Hugh Jackman—the real thunder from Down Under—is one of the most likable actors alive today. An unpretentious family man who could just as easily bench-press a small car as he could sing and dance, Jackman always beefs up any project he's in. He even did his best to make the Academy Awards worth watching a few years back as its host, which—as James Franco and Anne Hathaway will tell you—is a lost cause. In Real Steel, which opens in theaters everywhere today, Jackman plays a small-time boxing promoter and former contender who builds a robot to fight in the ring after humans are banned from the sport in 2020.
Although Jackman was pretty well known in his native Australia, Americans didn't take notice until he grew some chops as lethal as the giant adamantium claws that extend from his knuckles in 2000's X-Men. He first encounters Anna Paquin's Rogue character in that movie and becomes a reluctant father figure to her. In X2: X-Men United—arguably the best film in the franchise—he develops an animal attraction for Dr. Jean Grey (Famke Janssen), who seems to sacrifice herself at the end of the movie to save the other mutants. When she returns in X-Men: The Last Stand as the deadly Phoenix, only Wolverine with his ability to instantly heal himself can get close enough to take her out. Jackman returns in 2009's X-Men Origins: Wolverine, which fills in the background of his Logan character. He even pops up in this year's X-Men: First Class in a blink-and-you'll-miss-him cameo. All of the X-Men films are now available on DVD and Blu-ray and on On Demand.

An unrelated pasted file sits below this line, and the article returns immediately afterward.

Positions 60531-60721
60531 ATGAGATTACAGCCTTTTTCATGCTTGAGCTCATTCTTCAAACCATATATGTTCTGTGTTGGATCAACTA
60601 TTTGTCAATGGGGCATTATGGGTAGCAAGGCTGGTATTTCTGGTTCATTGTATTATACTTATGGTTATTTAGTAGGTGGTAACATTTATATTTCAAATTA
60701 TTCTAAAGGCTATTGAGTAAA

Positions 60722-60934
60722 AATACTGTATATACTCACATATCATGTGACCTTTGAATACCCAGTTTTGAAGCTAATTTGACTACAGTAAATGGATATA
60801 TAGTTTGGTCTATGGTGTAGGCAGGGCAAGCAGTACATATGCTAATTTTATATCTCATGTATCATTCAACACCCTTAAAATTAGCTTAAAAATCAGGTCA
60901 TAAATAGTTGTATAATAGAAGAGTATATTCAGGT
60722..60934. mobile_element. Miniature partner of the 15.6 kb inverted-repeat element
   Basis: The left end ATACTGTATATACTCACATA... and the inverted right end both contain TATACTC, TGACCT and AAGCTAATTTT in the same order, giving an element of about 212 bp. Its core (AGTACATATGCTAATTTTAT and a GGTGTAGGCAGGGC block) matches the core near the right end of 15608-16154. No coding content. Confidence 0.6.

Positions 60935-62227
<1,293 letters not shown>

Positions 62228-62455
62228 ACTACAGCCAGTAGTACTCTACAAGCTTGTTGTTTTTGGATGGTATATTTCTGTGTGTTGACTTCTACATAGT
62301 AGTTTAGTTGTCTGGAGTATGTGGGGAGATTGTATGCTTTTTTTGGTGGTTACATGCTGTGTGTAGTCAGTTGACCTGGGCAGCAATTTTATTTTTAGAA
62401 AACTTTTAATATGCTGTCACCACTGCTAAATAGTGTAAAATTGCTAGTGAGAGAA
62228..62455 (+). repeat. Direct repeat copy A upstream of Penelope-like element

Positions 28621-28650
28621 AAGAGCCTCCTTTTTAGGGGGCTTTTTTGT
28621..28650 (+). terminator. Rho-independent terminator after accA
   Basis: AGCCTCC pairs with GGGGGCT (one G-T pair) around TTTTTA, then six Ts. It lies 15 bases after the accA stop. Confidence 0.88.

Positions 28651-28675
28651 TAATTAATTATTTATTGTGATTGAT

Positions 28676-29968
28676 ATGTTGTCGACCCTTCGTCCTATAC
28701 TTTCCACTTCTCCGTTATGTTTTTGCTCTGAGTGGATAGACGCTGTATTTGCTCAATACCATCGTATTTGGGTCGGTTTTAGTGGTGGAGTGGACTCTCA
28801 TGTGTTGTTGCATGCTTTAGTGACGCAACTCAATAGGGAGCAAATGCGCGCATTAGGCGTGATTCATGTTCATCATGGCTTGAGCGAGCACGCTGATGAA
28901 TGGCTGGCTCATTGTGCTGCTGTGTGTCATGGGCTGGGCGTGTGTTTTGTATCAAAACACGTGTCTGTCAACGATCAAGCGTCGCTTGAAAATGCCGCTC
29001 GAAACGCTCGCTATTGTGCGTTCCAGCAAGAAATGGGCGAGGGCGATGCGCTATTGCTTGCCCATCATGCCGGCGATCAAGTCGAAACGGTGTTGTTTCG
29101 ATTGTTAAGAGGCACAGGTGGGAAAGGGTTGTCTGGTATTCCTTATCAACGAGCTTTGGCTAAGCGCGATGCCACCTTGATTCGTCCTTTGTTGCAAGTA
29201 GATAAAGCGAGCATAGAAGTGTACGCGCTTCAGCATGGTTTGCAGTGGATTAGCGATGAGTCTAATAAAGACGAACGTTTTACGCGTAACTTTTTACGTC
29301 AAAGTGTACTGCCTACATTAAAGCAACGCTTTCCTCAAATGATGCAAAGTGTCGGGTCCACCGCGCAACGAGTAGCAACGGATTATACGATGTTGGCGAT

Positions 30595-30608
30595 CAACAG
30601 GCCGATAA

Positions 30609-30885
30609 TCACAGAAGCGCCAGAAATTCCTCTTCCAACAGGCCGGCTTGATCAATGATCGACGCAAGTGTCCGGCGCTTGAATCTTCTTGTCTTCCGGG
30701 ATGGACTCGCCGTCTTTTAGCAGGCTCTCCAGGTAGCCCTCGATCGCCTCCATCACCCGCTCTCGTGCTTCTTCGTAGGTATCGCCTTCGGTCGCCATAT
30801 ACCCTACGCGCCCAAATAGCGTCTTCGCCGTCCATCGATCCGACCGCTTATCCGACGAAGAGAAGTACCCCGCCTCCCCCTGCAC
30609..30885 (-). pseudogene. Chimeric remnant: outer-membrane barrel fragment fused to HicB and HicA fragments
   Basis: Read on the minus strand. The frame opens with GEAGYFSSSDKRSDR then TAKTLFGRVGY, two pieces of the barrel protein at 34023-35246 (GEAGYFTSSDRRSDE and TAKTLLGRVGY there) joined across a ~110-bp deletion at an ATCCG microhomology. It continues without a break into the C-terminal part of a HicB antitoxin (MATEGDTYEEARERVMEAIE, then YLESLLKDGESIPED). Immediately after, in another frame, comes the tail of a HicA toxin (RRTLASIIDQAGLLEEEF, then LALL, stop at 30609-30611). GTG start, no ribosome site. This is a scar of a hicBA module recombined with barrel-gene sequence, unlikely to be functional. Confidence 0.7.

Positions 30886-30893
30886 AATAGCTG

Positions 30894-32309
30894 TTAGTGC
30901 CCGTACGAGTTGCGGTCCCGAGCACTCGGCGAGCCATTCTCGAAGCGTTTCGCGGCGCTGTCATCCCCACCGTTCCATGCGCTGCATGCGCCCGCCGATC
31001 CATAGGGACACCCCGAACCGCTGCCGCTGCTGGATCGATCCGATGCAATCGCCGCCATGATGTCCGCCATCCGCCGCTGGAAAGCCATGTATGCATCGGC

Jackman might be built like a tank and ferocious as Wolverine, but that hasn't stopped him from exploring gentler roles. In the 2001 romantic comedy Kate & Leopold, Jackman plays a duke from 1876 New York who travels through time to the modern Big Apple to fall in love with America's aging sweetheart, Meg Ryan. Jackman plays a womanizing coworker of television producer Ashley Judd in Someone Like You. He strengthened his vocal chords in 2006 by voicing characters in both Happy Feet and Flushed Away. That was the same year he starred in Darren Aronofsky's fantastical romantic drama The Fountain in which Jackman played three different men of different eras all in love with women played by Rachel Weisz. In the Baz Luhrmann's epic World War II romance Australia, Jackman sweeps Nicole Kidman off her feet.
While it's great for Jackman as an actor to make ladies swoon in romantic roles, we like him best when he muscles his way through action pictures and thrillers. He played the titular vampire hunter in Van Helsing that takes on Dracula and an army of vampire babies. In Swordfish, Jackman plays an incarcerated computer hacker who infected an FBI system with a virus. Jackman and Christian Bale play dueling magicians at the end of the 19th century who are obsessed with creating the perfect stage illusion in Christopher Nolan's The Prestige. In 2008's Deception, which co-stars Michelle Williams and Ewan McGregor, Jackman plays a well-to-do lawyer who is right where many of you want him—at the top of an elite sex-club list.